Everything up to Big Horn was amazing, everything after was a death march. All said it was incredible and I'm glad we went down Jacob's...

A note
I too have run a couple hundreds (Wasatch and The Bear) and they are completely different animals than the WURL, where the mind, is in constant focus as certain sections simply do not allow for an ounce of mistake. I think once I got off the ridge  I was simply shutting down in the darkness and that was frustrating but understandable I guess.  I'm thrilled to have it behind me!

I am so grateful to Marcie, kids, Jeff my brother, Scott, Vance, Rich, Jason and Jared for all the support. It was an amazing day!

The major summits reached
Storm Mountain, Twin, Jeppson, Sunrise, Dromedary, 11,200, Monte Cristo, Superior, Cardiff, Flagstaff, Davenport, Honeycomb, Wolverine, Devil's Castle, Sugarloaf, Baldy, Hidden, AF Twins, Red Stack, Red Baldy, White Baldy, Pfief, Unnamed Peak, South Thunder, Big Horn, Lone Peak.

Some approximate landmark times:
Car Ferguson Trail Head 2:47 AM-Saturday
Twin 5:40 AM
Pole Line: 9:15 AM
Catherine: 11:15 AM
Hidden Peak: 2:15 PM
Pfiefferhorn: 6:30 PM
So. Thunder: 830 PM
Lone Peak: 12:30 AM-Sunday
Car via Jacob's Ladder 5:45 AM-Sunday (probably the slowest descent ever recorded by man)

Waking Light Sunrise

The patient granola bar on Dromedary

What's to come


Looking back from Monte Cristo
Vance and Wolverine
Closer to Devils- Courtesy Jeffrey Ambrose
Bro. Jeff on Devils
Courtesy Jeffrey Ambrose

Incredible photo Jeff!!- Courtesy Jeffrey Ambrose

Hidden, new socks and family 

Me and Carson
Rich! Red Baldy

Great White Baldy

Granite downclimb- Courtesy Rich McDonald

Nearing South Thunder

More Hogum

Me, nearing the top of South Thunder, Lone background- Courtesy Rich McDonald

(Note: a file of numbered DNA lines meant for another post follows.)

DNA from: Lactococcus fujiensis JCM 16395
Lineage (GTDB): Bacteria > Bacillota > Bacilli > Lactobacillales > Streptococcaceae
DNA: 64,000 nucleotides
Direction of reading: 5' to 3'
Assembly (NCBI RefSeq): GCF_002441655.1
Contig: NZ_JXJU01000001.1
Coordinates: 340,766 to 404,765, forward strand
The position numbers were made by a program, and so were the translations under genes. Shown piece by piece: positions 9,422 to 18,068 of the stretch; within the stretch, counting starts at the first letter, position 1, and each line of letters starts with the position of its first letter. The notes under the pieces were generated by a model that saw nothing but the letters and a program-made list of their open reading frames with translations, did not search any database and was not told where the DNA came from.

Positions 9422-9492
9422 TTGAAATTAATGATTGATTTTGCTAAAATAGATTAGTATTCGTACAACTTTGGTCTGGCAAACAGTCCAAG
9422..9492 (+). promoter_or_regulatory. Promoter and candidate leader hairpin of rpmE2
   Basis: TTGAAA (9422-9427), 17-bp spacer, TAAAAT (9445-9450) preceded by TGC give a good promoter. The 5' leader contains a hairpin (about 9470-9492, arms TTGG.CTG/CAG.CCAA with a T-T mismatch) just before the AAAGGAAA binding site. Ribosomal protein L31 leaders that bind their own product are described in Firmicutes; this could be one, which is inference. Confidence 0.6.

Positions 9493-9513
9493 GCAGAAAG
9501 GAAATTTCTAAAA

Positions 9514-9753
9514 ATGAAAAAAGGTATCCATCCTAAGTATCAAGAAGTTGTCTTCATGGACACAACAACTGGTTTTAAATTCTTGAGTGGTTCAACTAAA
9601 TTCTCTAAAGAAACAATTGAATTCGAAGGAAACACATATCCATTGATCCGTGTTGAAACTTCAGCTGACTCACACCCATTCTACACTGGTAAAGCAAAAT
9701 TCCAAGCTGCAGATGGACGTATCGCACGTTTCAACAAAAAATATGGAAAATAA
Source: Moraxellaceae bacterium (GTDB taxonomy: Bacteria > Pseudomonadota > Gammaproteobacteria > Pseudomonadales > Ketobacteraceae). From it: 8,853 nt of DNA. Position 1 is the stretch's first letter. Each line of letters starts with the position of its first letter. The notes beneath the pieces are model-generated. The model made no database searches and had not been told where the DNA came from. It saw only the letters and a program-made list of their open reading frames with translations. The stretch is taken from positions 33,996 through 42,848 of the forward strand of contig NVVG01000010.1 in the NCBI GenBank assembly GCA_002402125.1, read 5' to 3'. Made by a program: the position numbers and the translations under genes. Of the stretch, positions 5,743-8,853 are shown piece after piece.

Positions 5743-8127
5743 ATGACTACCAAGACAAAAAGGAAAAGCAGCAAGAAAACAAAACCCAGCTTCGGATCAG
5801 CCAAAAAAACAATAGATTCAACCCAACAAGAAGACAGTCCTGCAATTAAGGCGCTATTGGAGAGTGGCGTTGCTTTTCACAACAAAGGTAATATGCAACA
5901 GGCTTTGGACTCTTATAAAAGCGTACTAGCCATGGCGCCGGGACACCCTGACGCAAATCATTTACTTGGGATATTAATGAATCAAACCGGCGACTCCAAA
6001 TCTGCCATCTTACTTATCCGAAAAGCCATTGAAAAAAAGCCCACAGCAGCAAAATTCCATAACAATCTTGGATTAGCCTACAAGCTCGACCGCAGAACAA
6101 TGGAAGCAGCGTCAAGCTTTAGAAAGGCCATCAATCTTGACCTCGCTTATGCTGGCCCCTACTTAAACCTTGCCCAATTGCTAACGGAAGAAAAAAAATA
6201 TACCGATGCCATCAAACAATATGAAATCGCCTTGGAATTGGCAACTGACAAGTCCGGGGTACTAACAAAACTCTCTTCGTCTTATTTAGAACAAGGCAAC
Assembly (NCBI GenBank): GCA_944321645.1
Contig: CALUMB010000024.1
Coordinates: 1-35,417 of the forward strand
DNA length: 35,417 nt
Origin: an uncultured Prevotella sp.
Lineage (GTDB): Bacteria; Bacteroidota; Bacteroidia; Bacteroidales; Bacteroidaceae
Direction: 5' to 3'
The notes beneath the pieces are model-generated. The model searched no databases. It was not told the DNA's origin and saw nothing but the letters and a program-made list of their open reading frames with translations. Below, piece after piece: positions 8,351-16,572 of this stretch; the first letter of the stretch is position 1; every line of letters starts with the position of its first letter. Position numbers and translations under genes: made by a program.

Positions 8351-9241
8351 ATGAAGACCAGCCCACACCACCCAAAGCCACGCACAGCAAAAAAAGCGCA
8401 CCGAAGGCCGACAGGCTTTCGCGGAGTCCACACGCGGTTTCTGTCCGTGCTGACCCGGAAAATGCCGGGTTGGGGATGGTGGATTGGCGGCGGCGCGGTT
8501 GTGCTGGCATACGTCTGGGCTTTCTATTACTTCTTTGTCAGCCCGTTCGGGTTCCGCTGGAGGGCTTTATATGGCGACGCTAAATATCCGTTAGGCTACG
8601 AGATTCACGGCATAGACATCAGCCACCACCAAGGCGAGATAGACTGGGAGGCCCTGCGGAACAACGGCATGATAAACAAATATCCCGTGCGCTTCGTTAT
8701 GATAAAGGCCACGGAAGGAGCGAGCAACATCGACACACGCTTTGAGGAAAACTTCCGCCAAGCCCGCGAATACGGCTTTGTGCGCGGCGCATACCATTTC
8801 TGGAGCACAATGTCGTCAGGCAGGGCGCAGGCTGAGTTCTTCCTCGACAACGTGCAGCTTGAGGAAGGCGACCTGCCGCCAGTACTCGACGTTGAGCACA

Me and the WURL- Courtesy Vance Twitchell- Taken 1 week prior.

August 21, 2015

Summer's High Points- At least some of them

It's been a nice summer with my family. My sons and I did some great travels together  in the hills while they were out on break. Now back in school, I reflect on some neat times together and a few trips on my own or with friends.

Red Pine Overnighter

My 14 and 11 year old and I enjoyed a full moon on White Baldy and then to head up the way too visited Pfiefferhorn. I remember when this peak used to see maybe 100 visitors a year. Now 300/day are on it. What is happening to the Wasatch???

Owen and Carson!

Pfief to Lone, Out Big Willow

My oldest son and Vance Twitchell and I went up the Pfief and then he and Alex had to get down for commitments, while I went on to Lone and then out.  
Vance left, Alex right

Big Alex

South Thunder looking at Big Horn and Lone

Rubble piles from Lone


Chasing a Blue Moon- Triple Traverse with Jason Dorais

Our moods got the better of us, we started at 830 PM and climbed Twins, Sunrise and Dromedary under a mystical full moon. It was rad for sure. Got down just before 1:30 AM.
Saddle heading up to Twin- Crazy cool photo- Courtesy Jason Dorais

Top of Twins and Terribly Expanded Valley- Courtesy Jason Dorais

Me, Sunrise Peak and the beaming Tram- Courtesy Jason Dorais

Haunting Shadow of Sunrise Peak, on Top.- Courtesy Jason Dorais

Me, and the Peaks behind, top of Dromedary- Courtesy Jason Dorais

Back Pack Trip to Amethyst Basin

Each year my sons and I do an extended back pack trip. My brother and his son often join us for part of it. This year we stuck around and went into Amethyst. Sadly, we found at least 30 different fire pits, no vegetation in most camp spots and the place terribly overrun. This needs attention. If you go there please use some key wilderness principles. Remember, we are only visitors in these mountains, they belong to someone much greater than ourselves. Besides this, we had a wonderful time together.

My boys and I

Owen and his cousin Ethan

Amethyst Lake, Ostler Peak on the right

My brother in alpenglow

Ostler Peak, on top of ridge

My three sons, packing out on day 4

July 19, 2015

Tetons- Nez Perce and Cloudveil Dome

This week my family and I enjoyed Jackson Hole, along with a million other folks.  We had a great time hitting some of our favorite spots. One of the days I was able to sneak away for a few hours to touch my last two remaining peaks in my favorite range. Unfortunately I would be solo. On Wednesday morning at 6:20 am,  Marcie dropped me off at Lupine Meadows. The previous night's rain made the air crisp and beautiful. I was concerned that the north faces might hold persistent verglass as reported by the rangers the past few days.